Bullmastiffs, with their majestic and powerful appearance, are a breed that has captured the hearts of many dog lovers worldwide. Despite their intimidating looks, they are affectionate, loyal, and protective of their owners.
In this article, we will provide you with an overview of the Bullmastiff breed, from their history to their personality, physical characteristics to health issues, and more.
A Brief History of the Bullmastiff Breed
Bullmastiffs are a relatively new breed, originating in England in the mid-19th century. They were initially developed by gamekeepers to protect estates against poachers.
Crossbreeding the English Mastiff with the then-popular Bulldog resulted in a loyal, muscular, and agile breed that was quick to alert its owners of potential intruders.
Origins and Development
The origins of the Bullmastiff breed go back to the 1860s when poaching was a massive problem for landowners and gamekeepers in England. These professionals needed a dog that could be trained to track, pin down, and hold poachers without injuring them.
The gamekeepers achieved this by breeding a Bulldog and an English Mastiff, resulting in the Bullmastiff we know today. The breeding of the Bullmastiff was not an easy task. The gamekeepers had to ensure that the resulting breed was agile and muscular yet not too large or aggressive.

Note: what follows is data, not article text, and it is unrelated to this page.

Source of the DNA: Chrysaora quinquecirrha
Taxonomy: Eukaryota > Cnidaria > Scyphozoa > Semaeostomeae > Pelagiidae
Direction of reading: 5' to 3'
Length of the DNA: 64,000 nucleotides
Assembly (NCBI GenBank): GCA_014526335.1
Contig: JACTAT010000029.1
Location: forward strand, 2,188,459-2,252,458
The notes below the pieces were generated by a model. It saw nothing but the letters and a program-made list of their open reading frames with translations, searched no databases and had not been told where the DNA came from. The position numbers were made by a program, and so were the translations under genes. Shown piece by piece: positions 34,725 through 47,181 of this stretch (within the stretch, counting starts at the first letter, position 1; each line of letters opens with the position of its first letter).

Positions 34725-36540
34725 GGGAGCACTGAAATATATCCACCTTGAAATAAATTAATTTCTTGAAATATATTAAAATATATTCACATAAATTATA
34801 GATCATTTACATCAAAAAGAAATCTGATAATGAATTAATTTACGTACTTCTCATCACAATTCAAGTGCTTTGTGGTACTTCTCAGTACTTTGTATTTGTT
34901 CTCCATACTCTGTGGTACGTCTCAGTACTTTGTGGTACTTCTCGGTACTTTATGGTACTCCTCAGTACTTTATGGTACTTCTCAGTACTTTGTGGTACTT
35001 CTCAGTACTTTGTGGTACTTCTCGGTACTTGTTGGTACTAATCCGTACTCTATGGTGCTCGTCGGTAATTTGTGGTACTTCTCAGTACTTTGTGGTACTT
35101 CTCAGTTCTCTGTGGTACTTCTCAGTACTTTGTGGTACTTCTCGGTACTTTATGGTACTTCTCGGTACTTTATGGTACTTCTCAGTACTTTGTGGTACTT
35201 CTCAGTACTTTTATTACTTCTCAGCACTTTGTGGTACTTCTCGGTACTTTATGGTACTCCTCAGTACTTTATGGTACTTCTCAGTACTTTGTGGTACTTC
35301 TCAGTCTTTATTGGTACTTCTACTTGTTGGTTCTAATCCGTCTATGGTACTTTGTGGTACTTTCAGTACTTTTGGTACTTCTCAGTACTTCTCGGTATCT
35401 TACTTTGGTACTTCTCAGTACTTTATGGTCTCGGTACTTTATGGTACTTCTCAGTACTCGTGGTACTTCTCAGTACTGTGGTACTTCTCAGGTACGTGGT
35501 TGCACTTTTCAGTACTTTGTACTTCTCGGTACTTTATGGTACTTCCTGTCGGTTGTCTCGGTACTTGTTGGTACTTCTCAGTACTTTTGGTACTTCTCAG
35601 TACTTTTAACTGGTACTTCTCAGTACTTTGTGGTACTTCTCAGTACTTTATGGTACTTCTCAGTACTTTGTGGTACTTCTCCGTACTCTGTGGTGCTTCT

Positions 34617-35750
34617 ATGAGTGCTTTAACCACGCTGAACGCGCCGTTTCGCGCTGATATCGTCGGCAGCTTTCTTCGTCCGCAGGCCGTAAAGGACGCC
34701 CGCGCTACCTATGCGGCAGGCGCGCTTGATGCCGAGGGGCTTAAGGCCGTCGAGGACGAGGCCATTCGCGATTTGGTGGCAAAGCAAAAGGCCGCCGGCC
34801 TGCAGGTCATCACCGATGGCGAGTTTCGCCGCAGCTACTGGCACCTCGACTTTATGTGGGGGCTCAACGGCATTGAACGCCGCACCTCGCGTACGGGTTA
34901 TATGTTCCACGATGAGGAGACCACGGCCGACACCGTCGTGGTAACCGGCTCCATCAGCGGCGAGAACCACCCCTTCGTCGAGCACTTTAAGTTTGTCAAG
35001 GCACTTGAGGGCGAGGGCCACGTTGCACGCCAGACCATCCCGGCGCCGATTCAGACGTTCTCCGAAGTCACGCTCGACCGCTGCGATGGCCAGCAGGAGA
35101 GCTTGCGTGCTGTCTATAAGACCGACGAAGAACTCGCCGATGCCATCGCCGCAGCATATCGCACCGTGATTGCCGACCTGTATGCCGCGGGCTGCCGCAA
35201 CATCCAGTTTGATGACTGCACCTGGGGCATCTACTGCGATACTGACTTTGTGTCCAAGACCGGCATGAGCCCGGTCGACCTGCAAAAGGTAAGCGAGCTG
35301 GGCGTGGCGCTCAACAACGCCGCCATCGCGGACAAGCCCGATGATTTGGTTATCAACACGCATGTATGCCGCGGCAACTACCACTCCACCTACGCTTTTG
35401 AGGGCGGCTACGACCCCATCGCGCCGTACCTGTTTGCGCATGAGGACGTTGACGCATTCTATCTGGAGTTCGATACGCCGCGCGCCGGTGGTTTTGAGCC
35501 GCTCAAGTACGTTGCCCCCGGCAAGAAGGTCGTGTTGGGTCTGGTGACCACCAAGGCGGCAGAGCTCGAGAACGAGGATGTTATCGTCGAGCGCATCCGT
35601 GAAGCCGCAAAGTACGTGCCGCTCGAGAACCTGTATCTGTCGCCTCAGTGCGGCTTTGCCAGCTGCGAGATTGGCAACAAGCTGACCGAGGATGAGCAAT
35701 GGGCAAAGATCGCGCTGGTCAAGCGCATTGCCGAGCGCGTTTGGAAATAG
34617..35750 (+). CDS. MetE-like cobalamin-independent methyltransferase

They wanted a dog that was loyal and protective of its owners but not overly territorial or prone to attack without reason. It took years of selective breeding to achieve the perfect balance of traits that would make the Bullmastiff an ideal guard dog.
The Bullmastiff’s Early Roles in Society
The Bullmastiff quickly became popular with British landowners. Their agile and muscular builds allowed them to chase down trespassers with ease, and their loyalty and protective nature made them ideal for guarding families and livestock alike.
During the First and Second World Wars, the Bullmastiff was used by the military as a guard dog and messenger. Their bravery and loyalty to their handlers were highly valued, and many soldiers formed close bonds with these dogs during their time of service.
Physical Characteristics of the Bullmastiff
Originally bred to guard large estates and game preserves from poachers, the Bullmastiff is an intimidating dog. Despite the imposing stature, the breed is loyal and affectionate.
Size and Weight
Bullmastiffs are large dogs, with males standing at around 25 to 27 inches and weighing 110 to 130 pounds. Females are slightly smaller, standing at 24 to 26 inches and weighing 100 to 120 pounds.
Despite their size, Bullmastiffs are not overly active dogs. They enjoy a daily walk but are content to spend most of their time lounging around the house. They are not recommended for apartment living due to their size.
Coat and Colors
Bullmastiffs have a short, dense coat that comes in several colors, including fawn, fawn brindle, red, red brindle, red fawn, and red fawn brindle. Some dogs can have a black mask.
It’s important to note that Bullmastiffs shed moderately, so regular brushing is recommended to keep their coat healthy and clean. They also tend to drool, so keeping a towel handy is a good idea.
The wrinkled forehead and droopy jowls may appear intimidating. However, it’s the affectionate eyes and wagging tails that portray the Bullmastiff’s friendly nature best.
Bullmastiffs have a square-shaped head, and their ears are V-shaped, slightly floppy, and set high on the head. The tails are thick at the base and taper to a point.